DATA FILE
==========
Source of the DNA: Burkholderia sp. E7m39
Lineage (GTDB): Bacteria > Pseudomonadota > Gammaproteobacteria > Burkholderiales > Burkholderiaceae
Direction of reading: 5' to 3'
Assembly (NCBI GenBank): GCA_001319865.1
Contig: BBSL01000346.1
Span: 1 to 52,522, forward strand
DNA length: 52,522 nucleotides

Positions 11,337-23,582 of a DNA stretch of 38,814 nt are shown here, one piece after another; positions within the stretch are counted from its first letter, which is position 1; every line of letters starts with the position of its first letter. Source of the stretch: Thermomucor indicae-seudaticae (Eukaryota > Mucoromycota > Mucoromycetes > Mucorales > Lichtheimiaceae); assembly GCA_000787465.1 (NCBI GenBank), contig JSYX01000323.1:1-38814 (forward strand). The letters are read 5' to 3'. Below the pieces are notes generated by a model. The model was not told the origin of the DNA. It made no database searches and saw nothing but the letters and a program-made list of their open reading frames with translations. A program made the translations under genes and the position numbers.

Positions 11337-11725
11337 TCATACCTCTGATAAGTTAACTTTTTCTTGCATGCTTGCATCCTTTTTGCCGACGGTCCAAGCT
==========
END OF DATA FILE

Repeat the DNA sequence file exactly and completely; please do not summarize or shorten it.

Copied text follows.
Source of the DNA: Burkholderia sp. E7m39
Lineage (GTDB): Bacteria > Pseudomonadota > Gammaproteobacteria > Burkholderiales > Burkholderiaceae
Direction of reading: 5' to 3'
Assembly (NCBI GenBank): GCA_001319865.1
Contig: BBSL01000346.1
Span: 1 to 52,522, forward strand
DNA length: 52,522 nucleotides

Positions 11,337-23,582 of a DNA stretch of 38,814 nt are shown here, one piece after another; positions within the stretch are counted from its first letter, which is position 1; every line of letters starts with the position of its first letter. Source of the stretch: Thermomucor indicae-seudaticae (Eukaryota > Mucoromycota > Mucoromycetes > Mucorales > Lichtheimiaceae); assembly GCA_000787465.1 (NCBI GenBank), contig JSYX01000323.1:1-38814 (forward strand). The letters are read 5' to 3'. Below the pieces are notes generated by a model. The model was not told the origin of the DNA. It made no database searches and saw nothing but the letters and a program-made list of their open reading frames with translations. A program made the translations under genes and the position numbers.

Positions 11337-11725
11337 TCATACCTCTGATAAGTTAACTTTTTCTTGCATGCTTGCATCCTTTTTGCCGACGGTCCAAGCT